Twins and other multiples don’t just take up more room inside your body, but they’re also going to take up twice as much room in your home throughout their entire childhoods, and that might start sooner than you think!
Because multiples tend to be delivered earlier than the expected 40-week gestation for singletons, many parents-to-be of multiples prefer to start setting up their nursery earlier on than they would for just one child, so they aren’t taken by surprise.
Of course, just like with single babies, the American Academy of Pediatrics recommends sharing a room with your multiples for the first few months if you can, so even if they come early, you still may not need everything about your nursery to be set right away, but it can’t hurt to get a head start in any case!
Prepare for trouble, make it double
Your twins or multiples are a ways away from even sitting up, never mind crawling, walking, or climbing, but there’s a good chance that when they do, they’ll start egging each other into trouble faster than any individual baby would.
And once they’re born, you’re never going to have quite as much time to baby-proof, so when you’re setting up the nursery, make sure all of the furniture is secured to the walls, cords are up and out of the way, and any throw rugs are secured with non-skid pads.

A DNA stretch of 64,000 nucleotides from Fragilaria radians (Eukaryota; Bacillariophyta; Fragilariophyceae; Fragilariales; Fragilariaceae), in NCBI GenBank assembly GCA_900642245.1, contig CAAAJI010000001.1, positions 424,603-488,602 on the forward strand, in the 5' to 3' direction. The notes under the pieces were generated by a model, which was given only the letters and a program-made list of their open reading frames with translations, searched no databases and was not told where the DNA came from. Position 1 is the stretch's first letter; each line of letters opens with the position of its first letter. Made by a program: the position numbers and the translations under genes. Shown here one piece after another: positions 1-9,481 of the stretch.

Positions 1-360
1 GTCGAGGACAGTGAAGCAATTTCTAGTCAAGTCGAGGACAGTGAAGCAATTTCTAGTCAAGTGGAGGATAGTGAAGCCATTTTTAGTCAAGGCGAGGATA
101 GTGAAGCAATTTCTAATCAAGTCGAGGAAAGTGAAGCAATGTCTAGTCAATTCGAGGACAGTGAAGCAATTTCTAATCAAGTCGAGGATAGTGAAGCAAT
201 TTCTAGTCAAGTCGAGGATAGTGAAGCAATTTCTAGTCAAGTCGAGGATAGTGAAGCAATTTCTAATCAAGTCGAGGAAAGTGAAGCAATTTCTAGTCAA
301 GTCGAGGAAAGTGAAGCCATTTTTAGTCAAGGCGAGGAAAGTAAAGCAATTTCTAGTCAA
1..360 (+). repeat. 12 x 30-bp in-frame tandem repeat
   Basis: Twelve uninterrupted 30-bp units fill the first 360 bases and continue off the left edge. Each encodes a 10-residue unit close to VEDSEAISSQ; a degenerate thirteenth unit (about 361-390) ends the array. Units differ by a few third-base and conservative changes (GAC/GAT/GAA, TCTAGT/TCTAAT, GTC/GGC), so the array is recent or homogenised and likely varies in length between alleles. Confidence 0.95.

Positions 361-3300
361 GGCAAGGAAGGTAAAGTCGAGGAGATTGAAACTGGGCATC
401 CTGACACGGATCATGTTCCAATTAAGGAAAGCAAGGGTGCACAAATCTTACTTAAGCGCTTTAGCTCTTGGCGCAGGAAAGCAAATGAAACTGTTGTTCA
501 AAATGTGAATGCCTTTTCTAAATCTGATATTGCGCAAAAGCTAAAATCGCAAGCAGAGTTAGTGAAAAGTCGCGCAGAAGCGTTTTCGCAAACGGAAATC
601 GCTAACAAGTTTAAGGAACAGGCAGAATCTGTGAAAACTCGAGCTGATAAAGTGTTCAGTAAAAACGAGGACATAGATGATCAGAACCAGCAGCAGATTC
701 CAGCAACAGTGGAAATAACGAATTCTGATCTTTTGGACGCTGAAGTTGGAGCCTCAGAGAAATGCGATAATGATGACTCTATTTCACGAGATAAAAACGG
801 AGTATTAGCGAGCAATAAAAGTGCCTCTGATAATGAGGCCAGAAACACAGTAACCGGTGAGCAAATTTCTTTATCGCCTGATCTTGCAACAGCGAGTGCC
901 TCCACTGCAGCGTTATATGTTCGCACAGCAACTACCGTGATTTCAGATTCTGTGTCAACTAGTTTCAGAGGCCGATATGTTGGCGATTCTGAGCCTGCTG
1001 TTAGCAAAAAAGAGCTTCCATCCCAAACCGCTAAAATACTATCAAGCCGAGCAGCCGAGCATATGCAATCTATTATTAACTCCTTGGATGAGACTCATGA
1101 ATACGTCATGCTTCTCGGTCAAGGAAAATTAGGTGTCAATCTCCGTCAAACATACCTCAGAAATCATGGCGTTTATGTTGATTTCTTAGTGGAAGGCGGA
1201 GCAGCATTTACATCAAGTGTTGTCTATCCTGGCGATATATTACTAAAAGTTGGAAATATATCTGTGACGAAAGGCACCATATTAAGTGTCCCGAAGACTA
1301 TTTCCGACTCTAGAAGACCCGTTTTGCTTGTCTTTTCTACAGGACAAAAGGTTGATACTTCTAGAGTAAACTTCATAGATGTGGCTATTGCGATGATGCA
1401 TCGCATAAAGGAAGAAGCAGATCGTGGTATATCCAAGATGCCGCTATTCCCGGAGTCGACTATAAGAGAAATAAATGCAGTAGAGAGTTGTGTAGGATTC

If your multiples are sharing the nursery, you’ll be trying to fit twice (or more!) as much clothing in the same closet as you would if you only had a singleton. There are a few ways to maximize your closet space, though.
First, clothing for babies and children is small enough that it doesn’t need to hang from the height of a normal closet rod – which means there’s plenty of space to install a second rod half way down the closet. Sure, that may take up some of the closet floor space, but a hanging organizer over the back of the door can fit all of the things you’d keep there and more.
Two for the price of one
Look for items that can serve two purposes – ottomans to sit on that double as toy chests, say, or neutral-colored onesies, caps, and socks that don’t have to belong to one of your children or the other, but can be a sort of communal baseline for them, at least until they’re old enough to object.
That doesn’t mean you don’t want them to have clothing of their own – in fact, a little judicious color-coding can save you some future embarrassment when you’re trying to figure out which of your cutie pies is sucking their thumb in which picture in the baby book.
Having a few staples that can go either way lets you get some practice buying in bulk, though, which is definitely a skill that’s important for parents of multiples.